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Volt chairman says firm to remain independent; company names president and CEO

November 08, 2018

Volt Information Sciences Inc. (NYSE MKT: VISI) concluded its previously announced evaluation of strategic alternatives, which included the potential sale of the company, and its board agreed to continue executing on the company’s strategic plan.

Volt also announced today that the board appointed Linda Perneau as president and CEO, and a board member, effective Nov. 7. Perneau joined Volt in May as president of Volt Workforce Solutions and has been serving as the company’s interim president and CEO since June 6 when Michael Dean stepped down.

“After an extensive review of the strategic alternatives available to the company, including the several bids to acquire the company that were received, we have unanimously determined that executing our business plan as an independent company is the best path forward to maximize value for Volt’s shareholders,” Chairman Nick Cyprus said. “Under the leadership of Linda Perneau, now our president and CEO, the board is confident in the company’s ability to improve its market share and drive profitable growth.”

Perneau since 2011 held a number of senior-level positions in the general staffing division at Randstad US, most recently as its co-president overseeing all commercial staffing. She previously held senior roles of increasing responsibility in that division, including COO, division president and executive VP. Perneau’s prior staffing industry experience also includes executive VP at Spherion, senior VP of the southeast division at Adecco and area manager-West region for Kelly Services.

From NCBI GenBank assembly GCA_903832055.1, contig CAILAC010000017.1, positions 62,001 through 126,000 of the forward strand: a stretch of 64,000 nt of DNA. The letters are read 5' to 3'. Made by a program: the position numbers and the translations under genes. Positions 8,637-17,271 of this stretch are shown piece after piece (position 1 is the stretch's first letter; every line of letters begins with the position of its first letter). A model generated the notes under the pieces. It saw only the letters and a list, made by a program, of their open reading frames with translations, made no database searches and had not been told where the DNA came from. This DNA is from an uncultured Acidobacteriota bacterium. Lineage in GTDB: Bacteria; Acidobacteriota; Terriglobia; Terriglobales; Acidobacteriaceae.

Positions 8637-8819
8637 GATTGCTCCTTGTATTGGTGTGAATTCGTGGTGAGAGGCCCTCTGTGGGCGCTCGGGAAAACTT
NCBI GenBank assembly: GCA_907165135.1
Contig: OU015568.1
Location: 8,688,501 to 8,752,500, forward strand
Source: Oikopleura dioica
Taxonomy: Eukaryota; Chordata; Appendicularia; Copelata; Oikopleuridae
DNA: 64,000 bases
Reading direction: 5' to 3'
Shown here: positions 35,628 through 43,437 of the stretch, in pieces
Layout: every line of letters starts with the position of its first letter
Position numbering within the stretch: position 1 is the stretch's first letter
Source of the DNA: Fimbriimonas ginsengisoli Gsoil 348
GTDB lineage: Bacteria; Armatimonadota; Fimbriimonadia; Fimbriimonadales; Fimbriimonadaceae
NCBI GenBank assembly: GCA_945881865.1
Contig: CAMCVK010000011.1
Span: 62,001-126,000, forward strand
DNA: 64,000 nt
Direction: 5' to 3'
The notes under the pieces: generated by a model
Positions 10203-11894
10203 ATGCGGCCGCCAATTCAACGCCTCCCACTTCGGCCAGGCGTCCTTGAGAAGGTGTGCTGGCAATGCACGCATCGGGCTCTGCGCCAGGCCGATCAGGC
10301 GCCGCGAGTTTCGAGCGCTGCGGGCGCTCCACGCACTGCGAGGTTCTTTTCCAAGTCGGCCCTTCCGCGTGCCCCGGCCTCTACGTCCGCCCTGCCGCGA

Dean joined Volt’s board as chairman in May 2015 and took over the CEO role on an interim basis upon the resignation of then-President and CEO Ron Kochman the following month. Dean was named as president and CEO in November 2015. 

Volt last year sold a quality assurance testing business, known as VMC, to Keywords International Ltd., a technical services provider to the global video games industry, in a $66.4 million deal that would help move Volt forward as a pure-play staffing company.


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